At last count there were some 425 pages and about 30,000 words. This means there is, on average, only about one large paragraph of “reading” per page. The rest is taken up with over five hundred line and surface graphs and the functions that generate them. To that is added nearly ninety, short, ten- to twenty-second animations of the graphs that represent the functions – for a total of almost six hundred illustrations.
With a few notable exceptions like Euler’s Famous Formula Upgraded, Helix Antiderivatives, and a few others, all of the equations are straightforward functions.
The New Coordinate System for Complex Numbers is called ‘3Di’ which is kind of an acronym for ‘Third Dimension Imaginary’ and is based on the following definitions and characteristics:
1) Essentially, imaginary numbers are measurements in the ‘depth’ direction. Real numbers are measurements in the horizontal and vertical directions. Mathematically, depth is imaginary.
2) In three dimensions think of an rotation as going from the horizontal or vertical to the front, rather than from the horizontal to the vertical.
3) A ‘dimensional approach’ is taken to functions. Meaning, functions are categorized by the number of dimensions the particular function has. By ‘dimension’ what is meant is essentially a variable.
4) One of the primary points of view is that imaginary dimensions are as equally important, and as equally present, as real dimensions.
5) The primary purpose of the e-book is to present a wonderful array of the many new functions made possible by ‘3Di’ and to graph these functions.
To make it a little clearer, with this model we could say that the usual real plane might be designated as ‘2D,’ the complex plane as ‘2Di,’ the usual real space as 3D,and this system as 3Di.
For the categorization of functions, the presence and number of i’s in the designation denotes the number of imaginary dimensions or imaginary variables. Building from the above, we may have for example, 3Di, 4Dii, 5Dii, 6Diii and so on.
The functions that are graphed, therefore, associate the number of variables – including both input and output – to the number of dimensions and give rise to the following useful categorization of types of functions:
|3Di||helixes, polynomials, conics|
|4Dii||complex natural logs|
|4Dii||complex imaginary logs|
|4Dii||closed and open surfaces|
|6Dii||closed surface objects in motion|
With five and six variables, becomes exclusively an output variable, whereas, in lower dimensions it is usually both an input and an output dimension.
As we stand and peer out at life we “know” that we “see” a three dimensional reality. But, if we are rigorous about what we are actually seeing then we don’t actually see anything except a two-dimensional visual screen. People who have only one eye functioning are acutely aware of the loss of depth perception. There is a story of a one-eyed tennis player who had to train himself to observe the growing size of the tennis ball as it moved toward him to know the proper distance at which he should hit the ball for the return.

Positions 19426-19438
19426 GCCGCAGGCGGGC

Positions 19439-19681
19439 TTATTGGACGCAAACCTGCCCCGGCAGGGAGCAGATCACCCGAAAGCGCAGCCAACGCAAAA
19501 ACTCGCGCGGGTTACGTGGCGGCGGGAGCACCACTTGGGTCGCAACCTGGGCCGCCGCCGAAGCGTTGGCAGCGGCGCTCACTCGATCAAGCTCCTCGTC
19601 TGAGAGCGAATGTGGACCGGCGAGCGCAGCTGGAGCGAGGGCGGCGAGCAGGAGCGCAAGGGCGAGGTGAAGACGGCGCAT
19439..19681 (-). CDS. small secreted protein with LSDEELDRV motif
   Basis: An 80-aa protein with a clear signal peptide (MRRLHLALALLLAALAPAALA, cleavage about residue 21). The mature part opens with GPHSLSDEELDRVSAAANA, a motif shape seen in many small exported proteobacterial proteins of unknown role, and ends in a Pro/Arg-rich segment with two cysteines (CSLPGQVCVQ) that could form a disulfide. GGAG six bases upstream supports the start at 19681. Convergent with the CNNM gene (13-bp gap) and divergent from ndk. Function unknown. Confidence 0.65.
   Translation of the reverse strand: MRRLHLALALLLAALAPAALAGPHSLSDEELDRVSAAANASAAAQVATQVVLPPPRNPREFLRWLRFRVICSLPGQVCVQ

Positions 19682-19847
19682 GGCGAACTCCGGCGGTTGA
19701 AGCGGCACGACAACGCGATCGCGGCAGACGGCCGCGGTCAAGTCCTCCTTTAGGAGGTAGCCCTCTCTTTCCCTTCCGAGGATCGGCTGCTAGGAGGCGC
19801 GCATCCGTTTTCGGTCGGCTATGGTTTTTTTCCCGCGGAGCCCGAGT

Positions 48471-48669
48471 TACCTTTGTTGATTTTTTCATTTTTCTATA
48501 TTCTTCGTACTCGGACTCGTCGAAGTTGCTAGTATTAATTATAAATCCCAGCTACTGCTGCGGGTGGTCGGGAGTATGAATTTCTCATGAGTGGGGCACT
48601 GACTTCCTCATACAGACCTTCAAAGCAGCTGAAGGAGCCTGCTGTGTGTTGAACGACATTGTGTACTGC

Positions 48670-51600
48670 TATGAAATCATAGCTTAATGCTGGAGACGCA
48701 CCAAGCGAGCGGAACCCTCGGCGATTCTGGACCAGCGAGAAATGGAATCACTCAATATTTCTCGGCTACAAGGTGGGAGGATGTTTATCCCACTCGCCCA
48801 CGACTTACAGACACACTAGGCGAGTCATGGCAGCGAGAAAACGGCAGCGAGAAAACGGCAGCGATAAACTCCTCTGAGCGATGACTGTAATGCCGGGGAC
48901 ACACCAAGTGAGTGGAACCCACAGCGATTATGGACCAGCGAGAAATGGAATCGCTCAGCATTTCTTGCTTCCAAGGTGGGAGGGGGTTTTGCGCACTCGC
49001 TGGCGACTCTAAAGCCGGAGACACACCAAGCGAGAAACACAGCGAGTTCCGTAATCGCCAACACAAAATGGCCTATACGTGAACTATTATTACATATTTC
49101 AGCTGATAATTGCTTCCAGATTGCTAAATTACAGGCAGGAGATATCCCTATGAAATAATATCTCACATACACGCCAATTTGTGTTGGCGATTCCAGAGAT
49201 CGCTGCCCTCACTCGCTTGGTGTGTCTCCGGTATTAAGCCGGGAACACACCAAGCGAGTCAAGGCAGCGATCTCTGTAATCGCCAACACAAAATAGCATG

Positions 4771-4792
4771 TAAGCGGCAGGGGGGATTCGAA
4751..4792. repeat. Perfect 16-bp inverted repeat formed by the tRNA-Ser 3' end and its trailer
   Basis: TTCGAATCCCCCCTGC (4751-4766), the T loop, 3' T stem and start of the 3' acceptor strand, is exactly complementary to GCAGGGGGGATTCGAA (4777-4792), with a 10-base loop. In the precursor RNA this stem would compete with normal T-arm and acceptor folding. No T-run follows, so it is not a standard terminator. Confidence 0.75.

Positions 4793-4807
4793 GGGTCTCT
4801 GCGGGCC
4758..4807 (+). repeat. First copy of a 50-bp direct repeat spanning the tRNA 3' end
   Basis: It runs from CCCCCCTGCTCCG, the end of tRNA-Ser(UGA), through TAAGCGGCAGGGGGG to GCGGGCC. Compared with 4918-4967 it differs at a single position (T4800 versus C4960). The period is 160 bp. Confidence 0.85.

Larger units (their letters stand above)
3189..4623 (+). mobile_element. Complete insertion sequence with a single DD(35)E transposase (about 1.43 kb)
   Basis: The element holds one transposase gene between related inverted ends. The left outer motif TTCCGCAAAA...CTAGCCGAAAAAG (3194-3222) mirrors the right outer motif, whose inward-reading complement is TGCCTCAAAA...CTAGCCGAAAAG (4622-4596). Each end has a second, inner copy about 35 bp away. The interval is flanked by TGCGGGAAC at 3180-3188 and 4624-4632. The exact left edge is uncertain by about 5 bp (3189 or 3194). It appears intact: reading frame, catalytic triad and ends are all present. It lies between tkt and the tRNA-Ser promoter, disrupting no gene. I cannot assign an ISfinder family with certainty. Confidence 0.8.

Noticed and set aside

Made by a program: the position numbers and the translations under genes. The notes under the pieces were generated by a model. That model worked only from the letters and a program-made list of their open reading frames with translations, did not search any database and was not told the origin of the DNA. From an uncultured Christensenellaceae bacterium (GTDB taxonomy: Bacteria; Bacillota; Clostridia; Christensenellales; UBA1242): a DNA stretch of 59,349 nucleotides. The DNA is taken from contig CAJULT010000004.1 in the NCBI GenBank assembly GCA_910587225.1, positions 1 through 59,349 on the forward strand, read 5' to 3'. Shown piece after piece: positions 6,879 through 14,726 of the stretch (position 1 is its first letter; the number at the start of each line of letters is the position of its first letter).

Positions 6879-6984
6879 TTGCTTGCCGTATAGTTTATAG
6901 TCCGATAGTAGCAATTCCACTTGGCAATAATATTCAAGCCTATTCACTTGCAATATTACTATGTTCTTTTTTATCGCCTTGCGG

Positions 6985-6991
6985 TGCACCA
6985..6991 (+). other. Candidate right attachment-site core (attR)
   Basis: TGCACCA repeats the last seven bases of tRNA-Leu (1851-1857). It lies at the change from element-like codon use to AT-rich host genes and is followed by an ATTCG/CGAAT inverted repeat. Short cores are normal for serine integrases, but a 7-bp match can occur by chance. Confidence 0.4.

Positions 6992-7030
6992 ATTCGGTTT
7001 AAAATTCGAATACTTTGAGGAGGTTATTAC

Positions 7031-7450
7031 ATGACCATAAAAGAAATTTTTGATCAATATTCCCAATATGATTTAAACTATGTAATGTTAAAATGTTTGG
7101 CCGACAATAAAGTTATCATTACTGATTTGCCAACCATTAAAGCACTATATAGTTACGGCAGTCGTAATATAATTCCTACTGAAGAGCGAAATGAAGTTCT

In another example, if you walk down the street and stand squarely in front of a building you don’t actually see anything other than the front of the building. What we refer to as the ‘the façade’ is a two-dimensional view which is even more pronounced if you close one eye since the three-dimensional perspective of binocular vision is lost.
If we don’t move, and therefore, continue looking only at the front of the building through one eye, we can draw a two-dimensional coordinate system in our mind’s eye upon which the front of the building could be sketched. Designers and architects do this all the time. They are sketching what one would actually see.
Mathematically, the exact point at which the eye would look, without moving, would be the origin. And, we could draw a horizontal x-axis and a vertical y-axis from that origin point.
Now, if you happened to have had your eyes closed while someone else guided you to this exact position, standing squarely in front of the building, then how would you “know” that you were looking at a whole building, rather than just the backdrop of a theater set or just the façade of a Hollywood set?
The answer, depending on how well the film or theater set was constructed, is that you would NOT know. The “rest” of the building, or whatever is behind the set, would have to be imagined.
With this awareness we can speculate that imaginary numbers may, in fact, be a way for mathematics to map the specific third-dimension of ‘depth.’ Accordingly, this book proposes and explores a new three-dimensional coordinate system wherein the horizontal and the vertical axis both take on real values, but the ‘depth’ axis – before and behind us – takes on imaginary values.
So, essentially, imaginary numbers are measurements in the ‘depth’ direction. Real numbers are measurements in the horizontal and vertical directions. Mathematically, depth is imaginary.
In 3Di we will primarily be graphing functions of the following form:
i. The real input will be graphed on the horizontal axis.
ii. The real output will be graphed on the vertical axis.
iii. And, the imaginary output will be graphed on the “depth” axis.